For years I’ve been attempting to explain (and cook) the differences between real Chinese food and American Chinese food. At first, it surprised American friends to discover that the Chinese have never heard of dishes like Crab Rangoon, General Tso’s Chicken, Egg Rolls, Egg Foo Young, and Chop Suey. All were created in America for American taste buds.
Crab Rangoon was actually an American creation that has been served in San Francisco since the 1950s.
Egg Foo Young was an adaptation on a real Chinese dish and made its American debut in the 1930s.
“Dumpling” can mean many things and today I’m going to clear up this issue once ‘n for all! (Hopefully) In East Asian countries, especially China, there are many varieties of the dumpling concept; kind of like Wine. When we ask about wine others naturally ask “white or red”? Dry or sweet? What country? Which vintage? For wine aficionados, like my brother Nick 🙂 , such questions are rudimentary. Same goes for dumplings.
In the world of dumplings, there is simply one requirement; you must wrap some contents (vegetables or meat only) with a flour-based wrap. They generally look the same, like most red wines might. The varieties of dumplings can be based on a few things, including: country of origin, cooking style, and contents.
Dumplings are universal and have many names. The rest of this post is dedicated to showing all of the dumpling varieties I’ve ever encountered in Korea, Japan, and China; including ones that people back home have asked me about (like the mysterious Crab Rangoon!)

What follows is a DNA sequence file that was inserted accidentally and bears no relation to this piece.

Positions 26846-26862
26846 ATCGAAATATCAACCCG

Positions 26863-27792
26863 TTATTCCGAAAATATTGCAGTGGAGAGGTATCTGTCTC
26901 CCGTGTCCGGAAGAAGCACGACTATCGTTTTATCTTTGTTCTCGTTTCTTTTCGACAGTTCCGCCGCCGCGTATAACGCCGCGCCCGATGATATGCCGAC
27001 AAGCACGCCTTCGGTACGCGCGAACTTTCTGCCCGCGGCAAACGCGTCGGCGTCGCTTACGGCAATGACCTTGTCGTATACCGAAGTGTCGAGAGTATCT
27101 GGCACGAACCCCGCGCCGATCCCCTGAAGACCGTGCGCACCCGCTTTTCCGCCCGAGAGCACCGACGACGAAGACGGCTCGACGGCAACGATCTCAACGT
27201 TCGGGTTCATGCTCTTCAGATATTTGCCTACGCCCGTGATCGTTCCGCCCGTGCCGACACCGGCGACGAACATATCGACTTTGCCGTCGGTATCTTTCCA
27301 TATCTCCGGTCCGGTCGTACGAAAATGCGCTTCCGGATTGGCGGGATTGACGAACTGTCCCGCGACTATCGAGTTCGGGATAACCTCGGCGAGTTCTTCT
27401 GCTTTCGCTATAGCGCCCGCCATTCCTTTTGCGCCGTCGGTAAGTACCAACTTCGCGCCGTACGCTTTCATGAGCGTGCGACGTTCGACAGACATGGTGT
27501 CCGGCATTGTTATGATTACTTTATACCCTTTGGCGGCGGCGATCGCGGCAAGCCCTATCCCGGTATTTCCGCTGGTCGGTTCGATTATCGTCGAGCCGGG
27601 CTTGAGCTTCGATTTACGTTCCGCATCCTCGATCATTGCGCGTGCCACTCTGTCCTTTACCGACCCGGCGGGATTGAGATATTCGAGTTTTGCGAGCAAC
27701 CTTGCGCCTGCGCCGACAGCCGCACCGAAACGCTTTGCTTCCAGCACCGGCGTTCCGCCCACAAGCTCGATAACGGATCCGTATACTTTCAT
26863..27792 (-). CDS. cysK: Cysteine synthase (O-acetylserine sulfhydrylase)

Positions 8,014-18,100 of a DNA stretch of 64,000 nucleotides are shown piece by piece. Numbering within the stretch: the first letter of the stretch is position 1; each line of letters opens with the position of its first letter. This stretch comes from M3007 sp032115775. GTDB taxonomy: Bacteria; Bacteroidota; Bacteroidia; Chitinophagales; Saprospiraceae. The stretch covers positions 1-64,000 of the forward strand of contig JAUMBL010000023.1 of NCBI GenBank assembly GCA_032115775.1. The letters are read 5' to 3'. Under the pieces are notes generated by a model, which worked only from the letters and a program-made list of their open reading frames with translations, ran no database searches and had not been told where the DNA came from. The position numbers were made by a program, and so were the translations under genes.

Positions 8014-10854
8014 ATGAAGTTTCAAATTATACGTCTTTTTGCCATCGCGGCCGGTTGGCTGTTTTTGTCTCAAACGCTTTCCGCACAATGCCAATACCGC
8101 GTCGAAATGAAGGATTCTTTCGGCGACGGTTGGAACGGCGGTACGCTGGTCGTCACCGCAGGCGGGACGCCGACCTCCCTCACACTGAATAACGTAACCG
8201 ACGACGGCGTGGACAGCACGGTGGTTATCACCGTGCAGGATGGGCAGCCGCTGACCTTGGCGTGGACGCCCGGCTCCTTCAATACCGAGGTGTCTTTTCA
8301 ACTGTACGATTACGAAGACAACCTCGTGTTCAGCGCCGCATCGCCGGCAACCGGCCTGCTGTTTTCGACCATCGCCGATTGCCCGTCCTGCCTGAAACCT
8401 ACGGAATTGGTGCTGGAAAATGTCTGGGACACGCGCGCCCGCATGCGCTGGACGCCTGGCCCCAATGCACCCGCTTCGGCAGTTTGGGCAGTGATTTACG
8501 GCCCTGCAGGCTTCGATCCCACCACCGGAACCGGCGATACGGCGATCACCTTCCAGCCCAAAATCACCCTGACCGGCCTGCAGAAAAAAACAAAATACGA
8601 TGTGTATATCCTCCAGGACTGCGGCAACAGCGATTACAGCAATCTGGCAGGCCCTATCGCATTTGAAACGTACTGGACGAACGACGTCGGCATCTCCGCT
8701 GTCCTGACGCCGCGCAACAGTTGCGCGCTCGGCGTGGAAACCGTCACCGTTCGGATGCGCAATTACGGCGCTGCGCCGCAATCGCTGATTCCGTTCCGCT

饺子 “jiao zi” (Standard Chinese Dumplings) boiled, semi-transparent when cooked. All over china, favored in North. Sometimes enjoyed as the staple in special family meals.
包子 “bao zi” (Meat or Vege Buns) steamed. All over China and 7-11s across Northeast Asia. They are usually bigger than standard dumplings and have a more bread-like texture.
馒头 “man tou” (Plan Buns) steamed. Northern Chinese style, but enjoyed around the country. Man tou is used as a staple by families in the North. It is amazing with spicy lamb dishes and can be eaten as a dessert with sweet dipping sauce.
锅贴 “guo tie” (Pot Stickers) pan-fried. Common in Japan, Taiwan, Hong Kong, Eastern China. The picture on the left is the typical style of Pot Stickers. They should be browned on the bottom-side and could contain any combination of meat or vege. Continue reading Understanding the World of Dumplings